Wednesday, January 26

Kim Chol murder trial: Cop identifies four men

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SHAH ALAM: A police officer yesterday disclosed the identity of four men allegedly involved in the murder in February of Kim Chol or Kim Jong-nam, the brother of North Korea’s leader.

Sepang/KLIA District Police Headquarters investigating officer (IO) ASP Wan Azirul Nizam Che Wan Aziz said based on investigations, the four men were Mr Chang, James, Mr Y and Hanamori who was also addressed as ‘grandpa’ or ‘uncle’.

“I obtained the names from the two accused Siti Aisyah and Doan Thi Huong during the investigation.

Based on the closed-circuit television camera (CCTV) recordings, the man wearing the black shirt who was walking with Doan is ‘Mr Y’.

“In this case, Mr Y was the one who wiped liquid on Doan’s hand besides buying the ticket for Siti Aisyah, while Mr Chang who is wearing a black hat met with Siti Aisyah at the Bibik Heritage restaurant and was the one who wiped liquid on her hand.”

To deputy public prosecutor (DPP) Wan Shaharuddin Wan Ladin’s question during examination in-chief, he replied that Hanamori was the individual who gave instructions to Mr Y while James was the one who recruited Siti Aisyah.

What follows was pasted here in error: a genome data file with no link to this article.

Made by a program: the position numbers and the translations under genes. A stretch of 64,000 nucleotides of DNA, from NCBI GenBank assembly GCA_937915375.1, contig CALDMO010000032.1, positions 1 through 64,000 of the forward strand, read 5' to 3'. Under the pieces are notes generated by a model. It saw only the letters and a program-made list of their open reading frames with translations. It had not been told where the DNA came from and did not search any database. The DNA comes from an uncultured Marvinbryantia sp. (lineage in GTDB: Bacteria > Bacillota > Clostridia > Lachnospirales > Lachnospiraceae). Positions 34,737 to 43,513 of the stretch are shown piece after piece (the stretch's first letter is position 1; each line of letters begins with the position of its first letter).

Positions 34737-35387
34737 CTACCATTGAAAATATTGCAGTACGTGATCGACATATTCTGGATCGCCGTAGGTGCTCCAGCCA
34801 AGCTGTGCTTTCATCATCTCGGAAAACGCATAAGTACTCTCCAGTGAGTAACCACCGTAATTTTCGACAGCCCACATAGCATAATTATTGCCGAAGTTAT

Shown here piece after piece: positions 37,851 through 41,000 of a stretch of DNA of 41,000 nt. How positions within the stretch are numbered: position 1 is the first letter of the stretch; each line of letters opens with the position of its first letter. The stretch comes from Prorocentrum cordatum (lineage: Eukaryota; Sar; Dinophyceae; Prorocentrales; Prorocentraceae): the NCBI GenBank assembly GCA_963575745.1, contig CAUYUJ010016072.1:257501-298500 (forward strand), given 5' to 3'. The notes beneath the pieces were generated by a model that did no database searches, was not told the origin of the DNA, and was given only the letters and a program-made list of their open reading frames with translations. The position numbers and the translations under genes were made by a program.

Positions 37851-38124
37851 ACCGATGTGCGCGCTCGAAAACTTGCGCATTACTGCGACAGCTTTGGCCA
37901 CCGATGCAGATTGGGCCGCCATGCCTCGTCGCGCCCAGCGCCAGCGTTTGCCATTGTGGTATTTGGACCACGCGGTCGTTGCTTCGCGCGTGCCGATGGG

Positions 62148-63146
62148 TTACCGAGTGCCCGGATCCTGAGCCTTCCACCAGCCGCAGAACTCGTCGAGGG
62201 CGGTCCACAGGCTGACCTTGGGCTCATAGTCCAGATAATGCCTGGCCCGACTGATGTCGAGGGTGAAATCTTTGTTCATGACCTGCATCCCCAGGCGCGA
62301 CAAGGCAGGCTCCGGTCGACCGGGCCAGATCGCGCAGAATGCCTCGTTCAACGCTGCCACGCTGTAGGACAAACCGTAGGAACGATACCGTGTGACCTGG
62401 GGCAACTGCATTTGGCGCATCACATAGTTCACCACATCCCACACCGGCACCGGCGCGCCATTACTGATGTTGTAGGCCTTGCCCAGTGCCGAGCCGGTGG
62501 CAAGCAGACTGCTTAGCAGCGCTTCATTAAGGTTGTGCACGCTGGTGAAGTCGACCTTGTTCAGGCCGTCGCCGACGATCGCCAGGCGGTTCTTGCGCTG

Wan Azirul Nizam who was the ninth prosecution witness told the court that Kim Chol’s passport was seized to facilitate investigations and a copy of it made before being returned to the North Korean embassy here.

At this juncture, Siti Aisyah’s counsel Gooi Soon Seng objected to the tendering of the copy as an exhibit, submitting that the Evidence Act 1950 provided for a passport copy to be certified before being admitted as evidence by the court. He said the copy could not be compared with the original document that was sent to the embassy.

Doan’s counsel Salim Basheer interjected that the prosecution could only submit a secondary document if the original had been destroyed or lost.

Wan Shaharuddin countered that the prosecution had submitted the document as secondary evidence under Section 63 of the Evidence Act.

“The passport was under the control of the investigating officer and he himself made the copy. This is not about a missing document,” said DPP.

Justice Datuk Azmi Ariffin said he would make a decision on the issue later; in the meantime, the passport was not tendered as an exhibit.

Department of Chemistry Malaysia, Forensic DNA Unit head Nor Aidora Saedon said there was no DNA on the scarf that Siti Aisyah had worn.

“It had either disintegrated or undergone degradation due to a number of factors, among them, extreme humidity.

DNA could be destroyed by high temperature and thirdly, the material had been exposed to chemicals that could cause the DNA to disintegrate,” she said.

The 10th witness also said the DNA analysis found one profile of a woman obtained from blood traces on a sanitary towel, which matched the DNA profile on the sweater labeled ‘Doan’.

The trial has been adjourned to Oct 24. — Bernama